Teacher Chides Boy for Being Late, Next Day Old Lady Comes to School and Asks to Meet Him – Story of the Day

A teacher scolds a boy for coming late to class and demands to meet his parents. But the boy doesn’t show up the next day, and only his grandma comes, saying he is sick. The unconvinced teacher pays a surprise visit later, only to discover that the boy’s life is far more troubled than he thought.

Mr. Morgan’s first day as a new History teacher started with anticipation. He entered the grade 7 classroom, ready to impress with his lecture on the Great Depression and World War II, when the door suddenly creaked open a few minutes after the lesson had started.

A hush fell over the class as everyone turned to see who was interrupting their lesson. A boy walked in with his eyes fixed on the floor and took his seat without uttering a word or looking up at the teacher.

“Good morning, young man,” said Mr. Morgan, his voice stern. “It’s 9:15, and you’re 20 minutes late for class. Do you have a good reason?”

But the boy just sat without responding.

“Could you please stand up and introduce yourself?” Mr. Morgan added.

“I’m Archie,” replied the boy as he rose and looked up, rubbing his tired eyes. Archie looked very untidy and dizzy, as though he hadn’t slept a wink the previous night.

“Nice to meet you, Archie. I’m your new History teacher. You’re late for class. Do you mind telling me why? You just walked in without excusing yourself, and I won’t entertain such behavior.”

Archie hesitated for a while. “I’m sorry, sir. I overslept. I didn’t mean to come in late. I was just tired, sir,” he finished, unable to control his yawn, and the whole class giggled.

“Silence!” Mr. Morgan demanded. “Archie, you cannot be late for class like this. Can I see your homework? I heard your previous history teacher gave you assignments every weekend. Show it to me, will you?”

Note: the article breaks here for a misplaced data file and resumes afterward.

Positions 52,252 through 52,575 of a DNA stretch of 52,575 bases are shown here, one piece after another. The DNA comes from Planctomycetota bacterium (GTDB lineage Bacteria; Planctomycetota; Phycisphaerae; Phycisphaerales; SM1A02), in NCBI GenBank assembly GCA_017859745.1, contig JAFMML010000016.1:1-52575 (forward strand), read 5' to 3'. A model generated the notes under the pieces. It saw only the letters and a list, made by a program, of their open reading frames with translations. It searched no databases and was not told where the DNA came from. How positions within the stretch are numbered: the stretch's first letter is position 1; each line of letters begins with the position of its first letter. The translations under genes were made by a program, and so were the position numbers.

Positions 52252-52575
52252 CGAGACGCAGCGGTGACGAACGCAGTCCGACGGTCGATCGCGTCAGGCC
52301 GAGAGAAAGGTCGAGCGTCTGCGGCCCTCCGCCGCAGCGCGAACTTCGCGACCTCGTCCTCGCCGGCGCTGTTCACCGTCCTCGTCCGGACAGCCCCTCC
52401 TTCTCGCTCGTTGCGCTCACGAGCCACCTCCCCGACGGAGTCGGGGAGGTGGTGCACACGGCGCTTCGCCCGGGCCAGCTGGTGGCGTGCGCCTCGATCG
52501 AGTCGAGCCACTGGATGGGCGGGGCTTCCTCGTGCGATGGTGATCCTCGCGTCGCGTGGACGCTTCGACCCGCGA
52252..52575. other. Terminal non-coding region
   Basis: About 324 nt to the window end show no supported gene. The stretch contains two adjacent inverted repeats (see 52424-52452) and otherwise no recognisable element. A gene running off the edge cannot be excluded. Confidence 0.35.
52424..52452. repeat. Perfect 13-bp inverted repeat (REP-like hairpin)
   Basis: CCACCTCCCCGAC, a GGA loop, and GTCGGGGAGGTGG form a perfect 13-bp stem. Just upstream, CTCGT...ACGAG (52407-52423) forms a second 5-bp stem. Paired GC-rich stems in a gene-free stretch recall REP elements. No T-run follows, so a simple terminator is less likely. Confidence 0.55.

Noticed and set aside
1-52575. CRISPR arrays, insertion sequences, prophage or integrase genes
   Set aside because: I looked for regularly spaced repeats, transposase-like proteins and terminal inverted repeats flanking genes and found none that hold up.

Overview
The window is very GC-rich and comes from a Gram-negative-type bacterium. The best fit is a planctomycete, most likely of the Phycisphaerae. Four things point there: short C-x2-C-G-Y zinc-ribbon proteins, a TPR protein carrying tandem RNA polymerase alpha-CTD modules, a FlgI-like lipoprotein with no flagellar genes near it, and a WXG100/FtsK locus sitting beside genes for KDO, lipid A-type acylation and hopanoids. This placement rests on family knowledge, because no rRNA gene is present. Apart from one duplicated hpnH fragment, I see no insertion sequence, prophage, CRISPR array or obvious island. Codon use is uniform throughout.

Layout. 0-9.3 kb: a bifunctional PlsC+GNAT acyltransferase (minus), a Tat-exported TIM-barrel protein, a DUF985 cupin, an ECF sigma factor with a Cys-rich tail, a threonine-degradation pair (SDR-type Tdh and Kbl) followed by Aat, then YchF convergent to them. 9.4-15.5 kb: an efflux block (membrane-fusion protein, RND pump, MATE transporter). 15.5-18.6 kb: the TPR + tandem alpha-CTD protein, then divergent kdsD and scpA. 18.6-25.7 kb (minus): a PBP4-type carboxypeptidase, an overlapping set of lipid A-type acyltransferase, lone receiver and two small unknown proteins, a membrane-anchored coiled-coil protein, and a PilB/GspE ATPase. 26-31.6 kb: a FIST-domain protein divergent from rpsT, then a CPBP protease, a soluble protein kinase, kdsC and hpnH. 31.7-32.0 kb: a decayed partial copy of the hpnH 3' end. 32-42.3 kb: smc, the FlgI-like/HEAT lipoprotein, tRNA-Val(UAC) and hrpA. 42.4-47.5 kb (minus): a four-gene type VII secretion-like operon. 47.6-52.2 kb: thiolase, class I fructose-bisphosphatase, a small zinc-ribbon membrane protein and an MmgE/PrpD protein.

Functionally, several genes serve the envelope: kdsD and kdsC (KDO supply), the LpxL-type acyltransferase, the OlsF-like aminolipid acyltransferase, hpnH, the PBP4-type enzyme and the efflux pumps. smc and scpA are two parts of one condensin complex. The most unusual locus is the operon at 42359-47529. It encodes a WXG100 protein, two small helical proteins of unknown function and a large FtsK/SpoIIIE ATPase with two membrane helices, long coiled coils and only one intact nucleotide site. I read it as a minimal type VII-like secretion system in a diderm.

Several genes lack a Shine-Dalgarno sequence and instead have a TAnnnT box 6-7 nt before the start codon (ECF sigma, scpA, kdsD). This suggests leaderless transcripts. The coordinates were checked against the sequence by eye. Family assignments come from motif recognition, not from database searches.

Archie handed over his notebook, and Mr. Morgan’s expression turned uneasy. “Umm, looks like you didn’t do your homework at all.”

“I didn’t do it, sir,” the boy said sheepishly as the teacher looked through the rest of the pages.

“Archie, what is this? And this? You haven’t done any of your homework this whole term,” Mr. Morgan scolded. “I want to meet your parents tomorrow…first thing, alright? Or I’m taking you straight to the principal’s office. Is that clear?”

“Yes, sir,” Archie murmured and slumped on his seat.

But the boy didn’t show up in class the following day, and Mr. Morgan started to worry.

That’s weird. I told Archie to bring his parents today, and he’s absent…I hope I didn’t scare him. I just wanted to help him, Mr. Morgan worried while finishing the rest of his lesson.

“Okay, everyone! See you tomorrow…And don’t forget your assignment. It’s due in two days,” he said, packing his belongings and preparing to leave. Just then, he noticed an older woman, seemingly in her 80s, waiting outside the classroom.

“Excuse me, are you looking for someone?” Mr. Morgan asked her.

“I’m Willow, Archie’s grandmother,” the woman replied, coughing a bit. “Mrs. Parker.”

“Oh, nice to meet you, Mrs. Parker. Archie didn’t come to school today. Is everything alright with him?”

The grandma shook her head. “No, my grandson was a little sick this morning, so I told him not to go to school. He said you wanted to meet his parents. So, what do you want to discuss? My daughter couldn’t come. You can tell me, and I’ll pass the message to her.”

Mr. Morgan shared his concerns about Archie’s lateness, lack of homework completion, and poor grades. He emphasized the need for a meeting with Archie’s mother to address these issues promptly.